Whao are these two people?  (Whoa! I mean “Who are these two people?”) 

MENU 

Ebony Bowtie Is Not The Answer Slice:
Not in your neck of the wardrobe
 
The name for something worn above the neck contains seven letters, but only six different letters. Replace its two identical letters with two different identical letters to form something worn below the neck.

What are these two things that are worn?

Hint: One of the things worn is restrictive, the other is remedial.


Ripping Off Shortz And Edelheit Slices:
The mean mane name game, amen
 
Will Shortz’s April 2nd NPR Weekend Edition Sunday puzzle, composed by David Edelheit, reads:
Think of four 4-letter proper names that are all anagrams of each other. Two of them are first names — one male and one female. The other two are well-known geographical names. What names are these?

Puzzleria’s Riffing/Ripping Off Shortz And Edelheit Slices read:
ONE:
Consider the following surnames, listed in alphabetical order:
Barbeau, Cole, Comaneci, Quinn, Ramirez, Ross…

What are the six first names that belong with these surnames?
Hint: Your answer will contain exactly four different letters.
TWO:
Take the first name of a daughter of “American royalty” whose father, happily, “dodged an iceberg” thereby avoiding death, but then, sadly, died a few years later of more natural causes.
Take the first name of another daughter of “American royalty whose father, sadly, was not granted an opportunity to “dodge” what caused his death.
 Who are these “royal” daughters”?
Hint #1: Your answer will contain exactly eight different letters.
Hint #2: One of the father’s first and middle names are the first and last names of a president.
THREE:
Take the first name of a female literary character whose name begins with a C and who was created by a writer whose name begins with a C.
About three centuries earlier, a writer whose surname begins with a C wrote a novel with a title beginning with a D which includes a female literary character whose name begins with a D.
What are the names of these female literary characters?
Hint: Your answer will contain exactly eight different letters.
FOUR:
When I asked “Was war hell?” I just saw my pal nod.
“But at least,” he then muttered, “on our side was God.”

Aroma, scent, fragrance, the rich whiff of kwanza
Wafts on up from Atlantic Coast soil.
On all tongues: French, Swahili, Urdu, Afrikaans, a
Taste so sweet gushes: African oil.

When pop divas sing opera they strive for a coda
Effervescent… (their fans just sip orange fizzy soda).

“Pray, may I be so forward to ask for your hand?
Do you want to espouse, share one life?”
“Ah, I do!” said the mermaid who swam to dry land,
“And I vow I’ll not be a fishwife.”

No one dons any duds on the nudist estate,
That explains why Don’s watching... the scenery’s great!

Each of the five poems above (two quatrains and three couplets) contains the disguised name of a nation or state along with the disguised name of the capital of that nation or state. The letters in these names are rearranged and appear in consecutive words that form either two-word or three-word phrases within the lines of the poems.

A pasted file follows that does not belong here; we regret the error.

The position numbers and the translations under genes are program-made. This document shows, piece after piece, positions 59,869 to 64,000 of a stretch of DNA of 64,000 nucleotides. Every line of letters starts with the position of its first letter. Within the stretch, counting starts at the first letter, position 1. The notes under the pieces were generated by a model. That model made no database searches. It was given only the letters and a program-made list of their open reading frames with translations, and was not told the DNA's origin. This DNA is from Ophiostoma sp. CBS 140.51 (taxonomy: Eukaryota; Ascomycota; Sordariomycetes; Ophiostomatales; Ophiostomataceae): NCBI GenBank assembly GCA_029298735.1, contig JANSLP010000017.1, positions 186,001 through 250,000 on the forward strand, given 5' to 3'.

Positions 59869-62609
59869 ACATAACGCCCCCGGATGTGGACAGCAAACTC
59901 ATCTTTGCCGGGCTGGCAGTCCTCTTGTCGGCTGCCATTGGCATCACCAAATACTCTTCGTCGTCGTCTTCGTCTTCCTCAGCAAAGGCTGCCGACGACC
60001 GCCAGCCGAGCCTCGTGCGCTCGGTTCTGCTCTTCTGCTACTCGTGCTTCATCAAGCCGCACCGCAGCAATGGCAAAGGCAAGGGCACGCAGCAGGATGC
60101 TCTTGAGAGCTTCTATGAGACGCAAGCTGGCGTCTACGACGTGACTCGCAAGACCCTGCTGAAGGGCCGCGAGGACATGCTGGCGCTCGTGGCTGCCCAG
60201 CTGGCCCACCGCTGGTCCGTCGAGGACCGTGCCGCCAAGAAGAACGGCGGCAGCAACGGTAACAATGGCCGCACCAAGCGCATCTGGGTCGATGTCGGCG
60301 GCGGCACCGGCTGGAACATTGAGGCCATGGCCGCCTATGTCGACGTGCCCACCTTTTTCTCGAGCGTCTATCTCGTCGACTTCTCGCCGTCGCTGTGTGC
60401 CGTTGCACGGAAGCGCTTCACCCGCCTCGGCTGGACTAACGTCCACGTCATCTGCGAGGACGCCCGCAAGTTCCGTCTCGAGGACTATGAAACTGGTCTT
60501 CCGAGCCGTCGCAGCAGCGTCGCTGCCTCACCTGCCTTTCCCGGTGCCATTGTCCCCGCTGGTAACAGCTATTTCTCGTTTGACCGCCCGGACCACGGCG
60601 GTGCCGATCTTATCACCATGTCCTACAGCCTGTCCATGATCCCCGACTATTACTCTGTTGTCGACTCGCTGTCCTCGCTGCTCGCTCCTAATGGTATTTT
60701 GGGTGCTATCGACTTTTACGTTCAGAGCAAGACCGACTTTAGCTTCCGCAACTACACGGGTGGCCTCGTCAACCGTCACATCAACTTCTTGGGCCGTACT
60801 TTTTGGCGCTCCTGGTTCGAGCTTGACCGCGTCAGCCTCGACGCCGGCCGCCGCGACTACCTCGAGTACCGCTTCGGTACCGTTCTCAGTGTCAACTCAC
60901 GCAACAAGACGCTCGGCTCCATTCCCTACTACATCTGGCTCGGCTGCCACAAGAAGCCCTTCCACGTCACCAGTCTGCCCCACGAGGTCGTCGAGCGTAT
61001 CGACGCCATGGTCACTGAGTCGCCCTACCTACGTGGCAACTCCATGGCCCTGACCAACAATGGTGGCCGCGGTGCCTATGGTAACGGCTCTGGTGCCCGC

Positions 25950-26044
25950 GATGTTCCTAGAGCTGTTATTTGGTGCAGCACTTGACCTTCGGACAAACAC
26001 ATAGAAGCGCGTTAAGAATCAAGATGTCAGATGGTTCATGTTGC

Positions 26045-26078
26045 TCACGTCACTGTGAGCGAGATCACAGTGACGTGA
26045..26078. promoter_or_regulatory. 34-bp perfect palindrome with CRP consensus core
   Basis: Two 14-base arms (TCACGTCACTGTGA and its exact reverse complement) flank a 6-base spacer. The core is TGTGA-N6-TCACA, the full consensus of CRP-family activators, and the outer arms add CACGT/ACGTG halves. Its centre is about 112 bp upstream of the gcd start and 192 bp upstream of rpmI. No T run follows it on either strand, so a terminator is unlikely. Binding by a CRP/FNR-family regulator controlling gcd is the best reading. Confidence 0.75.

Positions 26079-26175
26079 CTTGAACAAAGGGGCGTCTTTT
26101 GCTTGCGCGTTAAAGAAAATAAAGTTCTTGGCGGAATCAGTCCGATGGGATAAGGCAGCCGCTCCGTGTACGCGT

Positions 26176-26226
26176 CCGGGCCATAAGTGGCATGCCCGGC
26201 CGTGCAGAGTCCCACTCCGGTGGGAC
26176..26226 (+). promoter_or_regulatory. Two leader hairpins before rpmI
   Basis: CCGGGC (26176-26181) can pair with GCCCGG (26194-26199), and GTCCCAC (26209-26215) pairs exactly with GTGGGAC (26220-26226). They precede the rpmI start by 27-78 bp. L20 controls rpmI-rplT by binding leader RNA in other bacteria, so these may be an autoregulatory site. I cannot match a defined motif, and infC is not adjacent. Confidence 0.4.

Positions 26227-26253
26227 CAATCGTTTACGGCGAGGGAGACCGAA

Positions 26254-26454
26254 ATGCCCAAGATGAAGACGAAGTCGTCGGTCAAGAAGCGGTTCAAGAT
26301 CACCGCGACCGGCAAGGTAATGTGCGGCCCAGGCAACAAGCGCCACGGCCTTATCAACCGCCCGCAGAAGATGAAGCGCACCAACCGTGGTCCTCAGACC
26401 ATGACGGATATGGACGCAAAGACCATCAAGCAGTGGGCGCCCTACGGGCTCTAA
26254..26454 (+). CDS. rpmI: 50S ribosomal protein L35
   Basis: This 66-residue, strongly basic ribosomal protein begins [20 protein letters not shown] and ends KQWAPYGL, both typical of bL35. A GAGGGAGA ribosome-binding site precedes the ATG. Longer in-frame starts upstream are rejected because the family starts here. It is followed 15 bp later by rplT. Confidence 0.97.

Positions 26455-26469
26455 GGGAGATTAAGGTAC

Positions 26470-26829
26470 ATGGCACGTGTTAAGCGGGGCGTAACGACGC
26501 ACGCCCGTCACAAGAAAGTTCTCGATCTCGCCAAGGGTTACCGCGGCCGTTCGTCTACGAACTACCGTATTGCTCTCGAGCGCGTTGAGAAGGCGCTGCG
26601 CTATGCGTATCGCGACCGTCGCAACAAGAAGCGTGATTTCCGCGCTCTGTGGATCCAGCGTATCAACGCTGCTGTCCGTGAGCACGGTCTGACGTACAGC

For example, in the following sample couplet:
“The saber I bear soon shall sever the head
Of the king as he sleeps in his plush regal bed…”
The letters in “regal bed” can be rearranged to form Belgrade, the capital of Serbia (“saber I”).
In each of the five poems you must address, however, the number of letters in the capital and in its nation or state will be identical, like Tokyo and Japan (5,5), for example, or like Juneau and Alaska (6,6).
What are these five capitals and their states/nations?  

Dessert Menu

Whitman Candygram Sampler Dessert
Leaves of Grammar

Remove the first two letters from a 6-letter adjective you might hear during a grammar lesson. Interchange the second and fourth letters of what remains. To the left of these four letters place a 4-letter synonym for “versify”  in the manner of Walt Whitman, for example.
The result is an 8-letter adjective that is an antonym of the 6-letter adjective, one you might also hear during a grammar lesson.

What are these two grammar-lesson adjectives?




Every Friday at Joseph Young’s Puzzleria! we publish a new menu of fresh word puzzles, number puzzles, logic puzzles, puzzles of all varieties and flavors. We cater to cravers of scrumptious puzzles!

Our master chef, Grecian gourmet puzzle-creator Lego Lambda, blends and bakes up mysterious (and sometimes questionable) toppings and spices (such as alphabet soup, Mobius bacon strips, diced snake eyes, cubed radishes, “hominym” grits, anagraham crackers, rhyme thyme and sage sprinklings.)

Please post your comments below. Feel free also to post clever and subtle hints that do not give the puzzle answers away. Please wait until after 3 p.m. Eastern Time on Wednesdays to post your answers and explain your hints about the puzzles. We serve up at least one fresh puzzle every Friday.


We invite you to make it a habit to “Meet at Joe’s!” If you enjoy our weekly puzzle party, please tell your friends about Joseph Young’s Puzzleria! Thank you.